Outside the Lines: A look back in AHSAA state final history

Published 12:00 am Wednesday, March 7, 2007

Eighty-two years ago today, history was made in the third-annual Alabama High School Athletic association boys basketball state championship.

A young, 24-year-old head coach named Dick Webb became the first head coach in AHSAA basketball history to win two state championships, doing so in back-to-back years. His Simpson Purple Tornados held off a late rally by the Sidney Lanier Poets to win Simpson&8217;s third-consecutive title, 31-25, at the Central YMCA in Montgomery on March 7, 1925.

Since this win, numerous coaches have won multiple championships and in back-to-back years, most recently by Homer Davis, Jr., who led his R.C. Hatch Bobcats to a repeat title in Class 2A Thursday night.

Webb was John Carroll&8217;s Marty Smith or Calera&8217;s Robert Burdette of the time. His coaching resume surpassed the others, compiling a 47-7 record in his brief two-year career as athletic director and basketball coach.

He was the beloved professor who went from dissecting frogs in the classroom to dissecting an opponent&8217;s defense on the court. His teams outscored opponents 2,406-956 according to volumes two and three of the Simpson School yearbook, the Echo.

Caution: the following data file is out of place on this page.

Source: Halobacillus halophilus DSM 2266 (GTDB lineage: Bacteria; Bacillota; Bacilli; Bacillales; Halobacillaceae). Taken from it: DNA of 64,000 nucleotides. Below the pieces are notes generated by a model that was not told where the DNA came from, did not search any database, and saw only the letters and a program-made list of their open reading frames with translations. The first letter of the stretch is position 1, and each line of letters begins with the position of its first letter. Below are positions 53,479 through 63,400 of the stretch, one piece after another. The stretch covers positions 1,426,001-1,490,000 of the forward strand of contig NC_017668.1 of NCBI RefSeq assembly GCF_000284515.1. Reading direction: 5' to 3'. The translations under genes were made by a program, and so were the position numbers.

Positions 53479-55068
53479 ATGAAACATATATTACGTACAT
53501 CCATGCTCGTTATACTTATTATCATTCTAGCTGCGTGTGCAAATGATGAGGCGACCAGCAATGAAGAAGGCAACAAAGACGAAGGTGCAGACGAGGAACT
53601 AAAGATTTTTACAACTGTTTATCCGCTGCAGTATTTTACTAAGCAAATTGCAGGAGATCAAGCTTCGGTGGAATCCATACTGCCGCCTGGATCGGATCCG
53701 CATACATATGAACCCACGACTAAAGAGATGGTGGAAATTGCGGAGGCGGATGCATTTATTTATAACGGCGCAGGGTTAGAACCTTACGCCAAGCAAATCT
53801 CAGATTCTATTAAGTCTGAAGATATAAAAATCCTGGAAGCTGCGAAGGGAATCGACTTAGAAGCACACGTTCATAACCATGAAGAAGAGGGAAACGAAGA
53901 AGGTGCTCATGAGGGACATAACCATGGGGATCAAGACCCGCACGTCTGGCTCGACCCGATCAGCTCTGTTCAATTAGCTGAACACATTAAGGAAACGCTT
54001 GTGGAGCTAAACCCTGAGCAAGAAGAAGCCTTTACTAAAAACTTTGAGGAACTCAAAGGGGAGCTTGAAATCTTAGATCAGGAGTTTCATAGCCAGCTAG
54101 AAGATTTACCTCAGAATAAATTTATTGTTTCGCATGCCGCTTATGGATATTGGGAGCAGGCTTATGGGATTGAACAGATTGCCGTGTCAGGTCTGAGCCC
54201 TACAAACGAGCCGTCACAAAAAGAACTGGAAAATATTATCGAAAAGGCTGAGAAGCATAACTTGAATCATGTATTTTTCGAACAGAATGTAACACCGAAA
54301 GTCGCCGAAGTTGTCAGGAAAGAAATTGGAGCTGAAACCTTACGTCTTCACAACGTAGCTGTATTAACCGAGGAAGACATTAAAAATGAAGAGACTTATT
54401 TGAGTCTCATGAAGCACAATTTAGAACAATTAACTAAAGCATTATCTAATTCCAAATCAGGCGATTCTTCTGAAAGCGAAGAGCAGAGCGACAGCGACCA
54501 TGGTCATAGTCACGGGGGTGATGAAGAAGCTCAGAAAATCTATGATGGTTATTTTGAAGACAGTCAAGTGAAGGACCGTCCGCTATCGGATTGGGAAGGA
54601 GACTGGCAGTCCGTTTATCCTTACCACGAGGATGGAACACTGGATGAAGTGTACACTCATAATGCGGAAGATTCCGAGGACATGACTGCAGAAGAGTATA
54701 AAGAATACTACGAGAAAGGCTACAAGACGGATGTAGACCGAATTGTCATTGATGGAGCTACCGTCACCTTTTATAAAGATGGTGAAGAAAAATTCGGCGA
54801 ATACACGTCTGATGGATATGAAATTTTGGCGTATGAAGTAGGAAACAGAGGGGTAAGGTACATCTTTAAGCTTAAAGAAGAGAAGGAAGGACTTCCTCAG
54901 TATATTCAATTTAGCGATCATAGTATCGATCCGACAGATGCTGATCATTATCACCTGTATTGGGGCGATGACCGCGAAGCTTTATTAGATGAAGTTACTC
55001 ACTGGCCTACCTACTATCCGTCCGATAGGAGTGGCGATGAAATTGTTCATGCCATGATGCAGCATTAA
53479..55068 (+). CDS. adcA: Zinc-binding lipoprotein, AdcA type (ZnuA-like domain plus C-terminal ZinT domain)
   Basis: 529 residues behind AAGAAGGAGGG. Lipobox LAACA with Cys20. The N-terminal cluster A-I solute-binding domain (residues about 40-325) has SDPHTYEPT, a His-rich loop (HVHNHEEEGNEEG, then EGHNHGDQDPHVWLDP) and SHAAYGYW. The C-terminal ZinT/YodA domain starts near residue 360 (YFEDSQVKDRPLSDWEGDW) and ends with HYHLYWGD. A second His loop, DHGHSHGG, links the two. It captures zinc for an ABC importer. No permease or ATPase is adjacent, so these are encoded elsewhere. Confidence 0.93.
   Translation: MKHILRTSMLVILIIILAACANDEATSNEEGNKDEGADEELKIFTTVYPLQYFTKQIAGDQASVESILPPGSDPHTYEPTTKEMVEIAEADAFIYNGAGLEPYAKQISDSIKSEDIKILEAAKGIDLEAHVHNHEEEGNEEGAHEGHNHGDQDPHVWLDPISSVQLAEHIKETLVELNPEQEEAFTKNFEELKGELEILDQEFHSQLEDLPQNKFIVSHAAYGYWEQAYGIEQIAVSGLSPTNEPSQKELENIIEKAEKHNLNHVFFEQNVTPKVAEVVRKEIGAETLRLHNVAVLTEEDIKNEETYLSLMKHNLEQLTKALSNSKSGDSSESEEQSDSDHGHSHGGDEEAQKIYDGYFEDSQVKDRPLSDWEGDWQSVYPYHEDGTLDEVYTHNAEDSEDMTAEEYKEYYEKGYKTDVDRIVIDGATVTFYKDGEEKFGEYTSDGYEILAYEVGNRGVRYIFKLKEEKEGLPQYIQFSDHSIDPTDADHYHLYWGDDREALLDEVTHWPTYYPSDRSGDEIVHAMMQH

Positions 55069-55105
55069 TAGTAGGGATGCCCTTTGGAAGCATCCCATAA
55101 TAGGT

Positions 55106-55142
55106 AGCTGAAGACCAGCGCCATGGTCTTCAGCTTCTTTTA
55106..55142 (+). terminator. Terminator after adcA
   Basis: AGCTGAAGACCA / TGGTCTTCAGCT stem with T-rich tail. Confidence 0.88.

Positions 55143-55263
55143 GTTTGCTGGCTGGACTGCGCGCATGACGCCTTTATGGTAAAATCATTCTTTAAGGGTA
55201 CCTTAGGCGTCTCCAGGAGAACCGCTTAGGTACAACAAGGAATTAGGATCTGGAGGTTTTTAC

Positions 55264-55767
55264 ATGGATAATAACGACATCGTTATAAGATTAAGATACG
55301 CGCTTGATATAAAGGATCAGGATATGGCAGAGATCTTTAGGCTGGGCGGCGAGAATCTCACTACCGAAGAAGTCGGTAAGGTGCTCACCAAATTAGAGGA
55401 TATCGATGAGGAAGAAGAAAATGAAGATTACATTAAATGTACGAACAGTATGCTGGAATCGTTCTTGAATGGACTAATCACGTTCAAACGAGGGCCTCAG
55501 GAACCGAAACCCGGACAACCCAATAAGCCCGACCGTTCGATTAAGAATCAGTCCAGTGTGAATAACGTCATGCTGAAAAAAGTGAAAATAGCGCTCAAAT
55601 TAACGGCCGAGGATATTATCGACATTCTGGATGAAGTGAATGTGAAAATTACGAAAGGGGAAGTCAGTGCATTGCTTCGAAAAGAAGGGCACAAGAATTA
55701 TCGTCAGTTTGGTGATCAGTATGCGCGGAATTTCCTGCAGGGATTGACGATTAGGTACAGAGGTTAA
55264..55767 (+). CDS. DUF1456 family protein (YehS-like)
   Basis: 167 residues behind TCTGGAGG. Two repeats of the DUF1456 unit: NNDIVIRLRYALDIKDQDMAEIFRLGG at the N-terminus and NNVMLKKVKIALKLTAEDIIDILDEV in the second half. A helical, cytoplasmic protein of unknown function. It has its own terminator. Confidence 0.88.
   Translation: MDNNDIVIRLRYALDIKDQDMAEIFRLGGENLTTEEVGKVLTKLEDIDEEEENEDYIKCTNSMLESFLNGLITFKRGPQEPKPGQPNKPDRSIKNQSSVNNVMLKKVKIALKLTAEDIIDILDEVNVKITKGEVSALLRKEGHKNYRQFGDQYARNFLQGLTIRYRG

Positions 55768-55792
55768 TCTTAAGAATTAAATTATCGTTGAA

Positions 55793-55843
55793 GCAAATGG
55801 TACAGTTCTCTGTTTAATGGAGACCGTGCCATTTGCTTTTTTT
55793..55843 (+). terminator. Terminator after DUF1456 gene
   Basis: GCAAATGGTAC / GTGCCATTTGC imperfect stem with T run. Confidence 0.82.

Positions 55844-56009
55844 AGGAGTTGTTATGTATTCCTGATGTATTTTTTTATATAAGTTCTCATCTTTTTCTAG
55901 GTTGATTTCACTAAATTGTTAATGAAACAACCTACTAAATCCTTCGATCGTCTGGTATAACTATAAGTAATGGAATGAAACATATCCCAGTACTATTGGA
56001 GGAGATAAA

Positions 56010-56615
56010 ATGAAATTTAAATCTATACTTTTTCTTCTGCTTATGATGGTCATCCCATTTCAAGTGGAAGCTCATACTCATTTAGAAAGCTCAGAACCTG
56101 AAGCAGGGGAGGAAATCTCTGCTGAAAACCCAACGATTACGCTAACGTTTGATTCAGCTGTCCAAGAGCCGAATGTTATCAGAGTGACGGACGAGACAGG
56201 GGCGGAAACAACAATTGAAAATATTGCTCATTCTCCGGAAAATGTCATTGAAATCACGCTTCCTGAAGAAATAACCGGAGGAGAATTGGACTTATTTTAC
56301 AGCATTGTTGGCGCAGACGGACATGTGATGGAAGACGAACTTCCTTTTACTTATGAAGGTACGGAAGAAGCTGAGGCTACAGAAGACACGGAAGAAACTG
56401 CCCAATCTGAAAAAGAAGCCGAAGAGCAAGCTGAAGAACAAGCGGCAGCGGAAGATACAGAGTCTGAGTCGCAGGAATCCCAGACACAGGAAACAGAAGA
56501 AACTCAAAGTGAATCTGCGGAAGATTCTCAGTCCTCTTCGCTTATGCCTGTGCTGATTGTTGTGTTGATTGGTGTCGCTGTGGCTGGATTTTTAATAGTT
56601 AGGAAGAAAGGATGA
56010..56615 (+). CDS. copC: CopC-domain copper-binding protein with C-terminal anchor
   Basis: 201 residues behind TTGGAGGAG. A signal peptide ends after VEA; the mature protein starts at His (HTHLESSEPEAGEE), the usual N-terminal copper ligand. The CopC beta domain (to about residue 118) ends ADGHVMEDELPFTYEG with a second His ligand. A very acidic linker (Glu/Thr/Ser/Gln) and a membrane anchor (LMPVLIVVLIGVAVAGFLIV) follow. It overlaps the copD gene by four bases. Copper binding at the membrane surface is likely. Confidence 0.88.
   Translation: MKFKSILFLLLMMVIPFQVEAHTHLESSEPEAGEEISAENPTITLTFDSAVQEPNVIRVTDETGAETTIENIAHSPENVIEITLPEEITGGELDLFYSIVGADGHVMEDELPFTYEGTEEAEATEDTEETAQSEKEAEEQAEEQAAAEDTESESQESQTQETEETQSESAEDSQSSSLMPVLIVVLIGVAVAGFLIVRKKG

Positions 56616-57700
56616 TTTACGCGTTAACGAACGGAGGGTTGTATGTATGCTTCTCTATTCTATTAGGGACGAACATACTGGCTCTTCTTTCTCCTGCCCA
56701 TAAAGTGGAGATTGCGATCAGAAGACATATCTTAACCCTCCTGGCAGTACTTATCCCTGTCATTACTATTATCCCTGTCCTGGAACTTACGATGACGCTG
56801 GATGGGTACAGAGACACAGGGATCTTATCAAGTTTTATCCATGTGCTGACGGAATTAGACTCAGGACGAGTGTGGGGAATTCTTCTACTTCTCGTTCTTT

In his first season as head coach, Webb led his team to a fourth place finish in the national tournament in Chicago. The Echo credits Webb with building a team &8220;not just on boys, but on good material. The team knew basketball, and played it with a machine-like precision and decision.&8221;

Prior to taking over the program at Simpson, a preparatory school for Birmingham-Southern College, Webb served as principal and head basketball coach at Sheffield High for he 1922-23 season. He began his career in education in 1921 as a science teacher at Simpson for one year, before the short stint at Sheffield.

Webb moved to Ensley after the &8216;25 season to take over as coach and teach physics, never to return to the state final. He left the coaching field behind him in 1941 to become an industrial engineer at U.S. Steel and started selling insurance at night, what eventually became Dick Webb Insurance Agency.

Today, my great-grandfather&8217;s coaching legacy has been lost, even to his family, as he is remembered best as a father and businessman